There were rumours the Germans would be launching an attack. Adamson wrote, “A prisoner that had been captured had given the information that we were going to be attacked, that gas in tubes was going to be used, that troops were massed in front of us for the attack. We are now supplied with fans and cotton wool soaked in something to revive us, if we are overpowered with the gas.” 

The Ypres Salient on 21 April 1915, showing unit dispositions

Friday, 10 April 2015


Hamilton Gault had tried desperately to get back to his Regiment upon news of Farquhar's death but was under strict medical supervision and, much to his great disappointment, was not given permission to leave. As second in command, Gault was in line to replace the CO and command his beloved Regiment but the opportunity had been denied him. It was now up to Lieutenant-Colonel "Teta" Buller, Farquhar's lifelong friend and fellow member of the Vice Regal contingent from Ottawa, to follow in his legendary footsteps and he did so with stoic and courageous determination. 

Lieutenant-Colonel H.C. "Teta" Buller, D.S.O. 
Herbert Cecil Buller was the son of a British Admiral and aspired to be a career soldier from an early age. At 19 years of age he joined the Rifle Brigade and 29 had been promoted to Captain. At the time the Regiment was formed in August 1914, Buller was one of three British regular officers appointed to the PPCLI from the personal staff of the Governor General, The Duke of Connaught. As the Regiment's first Adjutant he supervised the crucial task of selecting the original battalion.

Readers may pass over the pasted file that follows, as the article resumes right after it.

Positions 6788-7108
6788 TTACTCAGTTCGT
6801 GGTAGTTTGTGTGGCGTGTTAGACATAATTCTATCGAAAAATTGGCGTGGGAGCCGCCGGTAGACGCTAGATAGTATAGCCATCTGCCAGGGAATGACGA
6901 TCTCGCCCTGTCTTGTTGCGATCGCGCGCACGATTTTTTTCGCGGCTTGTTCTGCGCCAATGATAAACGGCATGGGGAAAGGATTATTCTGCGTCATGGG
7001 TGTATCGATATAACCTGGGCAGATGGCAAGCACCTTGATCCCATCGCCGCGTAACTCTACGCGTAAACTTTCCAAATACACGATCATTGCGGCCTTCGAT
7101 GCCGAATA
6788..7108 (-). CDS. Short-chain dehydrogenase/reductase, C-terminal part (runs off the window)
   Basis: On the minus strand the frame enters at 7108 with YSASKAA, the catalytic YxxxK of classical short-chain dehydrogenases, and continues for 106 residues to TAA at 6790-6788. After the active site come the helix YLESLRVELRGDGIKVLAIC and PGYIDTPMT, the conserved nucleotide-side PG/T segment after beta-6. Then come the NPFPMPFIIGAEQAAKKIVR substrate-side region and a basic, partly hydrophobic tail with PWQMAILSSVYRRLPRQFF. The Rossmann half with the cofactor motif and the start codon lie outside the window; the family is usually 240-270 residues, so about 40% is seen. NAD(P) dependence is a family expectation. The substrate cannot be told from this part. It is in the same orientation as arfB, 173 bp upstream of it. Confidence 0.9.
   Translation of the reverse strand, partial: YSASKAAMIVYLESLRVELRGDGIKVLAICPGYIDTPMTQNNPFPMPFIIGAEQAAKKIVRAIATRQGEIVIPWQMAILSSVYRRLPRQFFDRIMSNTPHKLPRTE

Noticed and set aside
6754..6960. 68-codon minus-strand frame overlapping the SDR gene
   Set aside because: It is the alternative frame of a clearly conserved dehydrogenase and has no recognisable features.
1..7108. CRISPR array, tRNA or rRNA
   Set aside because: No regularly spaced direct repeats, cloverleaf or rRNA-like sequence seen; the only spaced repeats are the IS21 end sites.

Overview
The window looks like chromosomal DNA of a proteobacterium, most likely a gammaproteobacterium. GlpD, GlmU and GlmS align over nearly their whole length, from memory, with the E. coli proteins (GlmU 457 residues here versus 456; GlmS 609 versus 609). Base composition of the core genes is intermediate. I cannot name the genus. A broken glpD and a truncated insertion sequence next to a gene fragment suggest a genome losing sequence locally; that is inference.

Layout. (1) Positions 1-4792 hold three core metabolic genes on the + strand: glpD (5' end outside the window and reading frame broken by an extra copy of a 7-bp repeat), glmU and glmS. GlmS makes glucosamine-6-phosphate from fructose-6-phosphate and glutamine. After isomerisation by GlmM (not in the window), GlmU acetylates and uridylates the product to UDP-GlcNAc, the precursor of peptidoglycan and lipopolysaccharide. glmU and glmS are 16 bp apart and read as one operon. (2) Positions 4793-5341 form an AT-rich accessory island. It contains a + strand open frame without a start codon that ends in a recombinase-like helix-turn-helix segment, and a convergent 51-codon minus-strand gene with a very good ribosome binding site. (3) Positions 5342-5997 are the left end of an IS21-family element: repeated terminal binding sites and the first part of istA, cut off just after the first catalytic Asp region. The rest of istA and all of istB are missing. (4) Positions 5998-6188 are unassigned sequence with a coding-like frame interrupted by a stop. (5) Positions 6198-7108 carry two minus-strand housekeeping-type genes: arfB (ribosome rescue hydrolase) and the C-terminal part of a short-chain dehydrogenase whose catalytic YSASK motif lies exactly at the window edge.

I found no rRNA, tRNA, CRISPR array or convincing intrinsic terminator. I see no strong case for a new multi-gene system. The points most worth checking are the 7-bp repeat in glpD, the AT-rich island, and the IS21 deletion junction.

A quiet period followed the harrowing events at St. Eloi at the end of March. The men settled into an interval of rest and, for the first time since arriving on the continent, the sun was warm and spring was in the air. So promising was the change of seasons that Adamson sent the matted and dirty shreds of his fur coat and waders back to Mabel.

On April 5th the Patricias arrived in Ypres and were assigned to billets in a large schoolhouse where hot baths and the first change of clothes in a month were a welcome relief. The officers were billeted in a Ladies University which provided some amusement evident in Adamson's letter to Mable describing the assortment of fine ladies clothing and undergarments hastily left behind.